[0031] Another aspect of the present invention relates to a method for metallizing one or more sites of a nucleic acid molecule. This method involves providing stannous ions and contacting the stannous ions and a nucleic acid molecule under conditions effective to bind stannous ions on one or more sites of the nucleic acid molecule. The nucleic acid molecule having stannous ions bound to one or more of its sites is then contacted with silver under conditions effective to deposit silver on the nucleic acid molecule.

[0032] In carrying out this method, stannous ions are preferably provided in the form of stannous chloride. Contacting the stannous ions and the nucleic acid molecule is preferably carried out for about 1 second to about 1 hour, more preferably for about 5 minutes to about 15 minutes. Upon binding one or more sites of the nucleic acid molecule, the stannous ions act as catalysts for the deposition of silver onto the nucleic acid molecule.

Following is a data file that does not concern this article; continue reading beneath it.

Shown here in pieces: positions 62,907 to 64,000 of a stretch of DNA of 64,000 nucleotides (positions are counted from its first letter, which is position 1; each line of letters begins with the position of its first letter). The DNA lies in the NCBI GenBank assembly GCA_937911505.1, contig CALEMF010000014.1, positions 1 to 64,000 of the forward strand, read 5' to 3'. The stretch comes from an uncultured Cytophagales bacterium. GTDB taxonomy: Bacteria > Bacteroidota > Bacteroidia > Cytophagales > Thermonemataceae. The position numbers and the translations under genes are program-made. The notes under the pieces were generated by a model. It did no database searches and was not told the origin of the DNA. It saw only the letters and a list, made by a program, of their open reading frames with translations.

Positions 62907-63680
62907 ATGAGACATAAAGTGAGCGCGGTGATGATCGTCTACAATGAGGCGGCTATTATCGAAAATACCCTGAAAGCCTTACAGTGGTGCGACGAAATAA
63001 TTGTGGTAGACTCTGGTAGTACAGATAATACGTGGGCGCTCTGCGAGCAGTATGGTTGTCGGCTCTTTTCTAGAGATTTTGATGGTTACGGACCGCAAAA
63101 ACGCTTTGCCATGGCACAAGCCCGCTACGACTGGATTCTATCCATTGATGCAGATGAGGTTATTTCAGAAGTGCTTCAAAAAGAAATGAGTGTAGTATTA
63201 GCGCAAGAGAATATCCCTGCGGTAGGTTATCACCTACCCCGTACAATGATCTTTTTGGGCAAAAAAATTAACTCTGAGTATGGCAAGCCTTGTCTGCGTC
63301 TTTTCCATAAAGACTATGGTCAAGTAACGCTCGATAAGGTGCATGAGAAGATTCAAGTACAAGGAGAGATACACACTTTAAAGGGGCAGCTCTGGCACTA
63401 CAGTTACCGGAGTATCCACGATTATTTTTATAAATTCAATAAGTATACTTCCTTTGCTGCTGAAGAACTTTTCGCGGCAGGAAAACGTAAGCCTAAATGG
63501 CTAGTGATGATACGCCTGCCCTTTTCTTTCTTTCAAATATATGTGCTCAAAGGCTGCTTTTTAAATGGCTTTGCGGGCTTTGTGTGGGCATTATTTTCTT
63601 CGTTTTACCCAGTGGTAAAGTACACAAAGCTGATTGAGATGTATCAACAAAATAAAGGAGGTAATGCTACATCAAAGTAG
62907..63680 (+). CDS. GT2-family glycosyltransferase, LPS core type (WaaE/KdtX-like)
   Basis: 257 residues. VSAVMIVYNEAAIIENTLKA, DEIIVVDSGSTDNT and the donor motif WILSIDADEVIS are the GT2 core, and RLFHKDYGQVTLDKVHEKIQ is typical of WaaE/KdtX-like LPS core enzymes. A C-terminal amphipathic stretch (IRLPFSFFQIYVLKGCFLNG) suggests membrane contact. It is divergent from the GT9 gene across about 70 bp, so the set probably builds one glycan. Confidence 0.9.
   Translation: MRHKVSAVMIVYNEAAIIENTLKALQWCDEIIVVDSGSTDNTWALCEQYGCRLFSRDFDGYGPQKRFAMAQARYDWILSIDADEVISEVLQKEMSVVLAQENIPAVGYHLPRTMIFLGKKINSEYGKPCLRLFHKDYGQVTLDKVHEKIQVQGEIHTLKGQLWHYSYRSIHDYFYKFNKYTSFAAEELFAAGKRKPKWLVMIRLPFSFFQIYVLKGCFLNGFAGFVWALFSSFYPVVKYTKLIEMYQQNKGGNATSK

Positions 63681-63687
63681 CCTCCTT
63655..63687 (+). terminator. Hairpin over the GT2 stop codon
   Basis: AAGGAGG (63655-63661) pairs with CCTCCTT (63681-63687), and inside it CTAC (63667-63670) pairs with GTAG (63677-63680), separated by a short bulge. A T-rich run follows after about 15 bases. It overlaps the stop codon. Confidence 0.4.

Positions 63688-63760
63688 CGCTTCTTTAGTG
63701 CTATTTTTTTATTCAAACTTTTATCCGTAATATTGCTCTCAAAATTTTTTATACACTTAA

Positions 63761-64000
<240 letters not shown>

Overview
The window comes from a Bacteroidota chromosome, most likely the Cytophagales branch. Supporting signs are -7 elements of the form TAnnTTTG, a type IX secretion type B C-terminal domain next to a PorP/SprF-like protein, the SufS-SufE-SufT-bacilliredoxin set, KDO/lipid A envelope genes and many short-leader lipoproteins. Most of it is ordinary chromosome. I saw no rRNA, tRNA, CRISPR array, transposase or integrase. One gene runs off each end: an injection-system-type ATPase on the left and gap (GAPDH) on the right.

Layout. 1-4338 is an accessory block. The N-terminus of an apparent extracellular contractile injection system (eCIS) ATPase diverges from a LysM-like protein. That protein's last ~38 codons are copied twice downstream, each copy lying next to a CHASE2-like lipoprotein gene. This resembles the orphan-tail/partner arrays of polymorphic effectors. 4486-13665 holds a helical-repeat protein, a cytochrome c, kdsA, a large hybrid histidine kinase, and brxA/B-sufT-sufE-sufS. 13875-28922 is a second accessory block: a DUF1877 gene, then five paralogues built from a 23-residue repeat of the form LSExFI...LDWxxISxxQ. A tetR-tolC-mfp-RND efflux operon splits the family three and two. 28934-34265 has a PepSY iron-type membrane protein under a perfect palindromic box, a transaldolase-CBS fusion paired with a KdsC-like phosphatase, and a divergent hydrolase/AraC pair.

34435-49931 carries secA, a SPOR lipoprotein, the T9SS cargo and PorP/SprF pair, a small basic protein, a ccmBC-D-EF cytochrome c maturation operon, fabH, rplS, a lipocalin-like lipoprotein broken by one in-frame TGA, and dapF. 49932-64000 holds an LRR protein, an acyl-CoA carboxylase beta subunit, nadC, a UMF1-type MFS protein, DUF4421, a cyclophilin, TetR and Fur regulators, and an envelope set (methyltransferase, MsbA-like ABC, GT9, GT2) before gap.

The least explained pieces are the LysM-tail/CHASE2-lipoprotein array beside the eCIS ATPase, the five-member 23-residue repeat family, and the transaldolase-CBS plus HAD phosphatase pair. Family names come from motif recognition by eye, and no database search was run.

[0033] Silver can be provided in the form of a commercial electroless silver plating solution. For example, a suitable electroless silver plating solution can be obtained from Peacock Labs., Inc. (Philadelphia, Pa.). Deposition of silver onto the nucleic acid molecule is achieved by contacting the bound stannous ions with the electroless silver plating solution for about 1 second to about 1 hour, more preferably for about 1 minute to about 30 minutes.

[0034] Stannous ions strongly associate with the nucleic acid molecule, and thus prevent general and spontaneous deposition of the metal on sites other than the nucleic acid molecule. In addition, to ensure that stannous ions are not present on sites other than the nucleic acid molecule, excess (e.g., unbound) stannous ions are washed away prior to contacting the nucleic acid molecule with silver.